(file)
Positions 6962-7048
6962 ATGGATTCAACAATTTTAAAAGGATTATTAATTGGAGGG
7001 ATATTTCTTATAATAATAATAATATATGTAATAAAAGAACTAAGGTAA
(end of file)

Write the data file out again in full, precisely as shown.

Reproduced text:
Positions 6962-7048
6962 ATGGATTCAACAATTTTAAAAGGATTATTAATTGGAGGG
7001 ATATTTCTTATAATAATAATAATATATGTAATAAAAGAACTAAGGTAA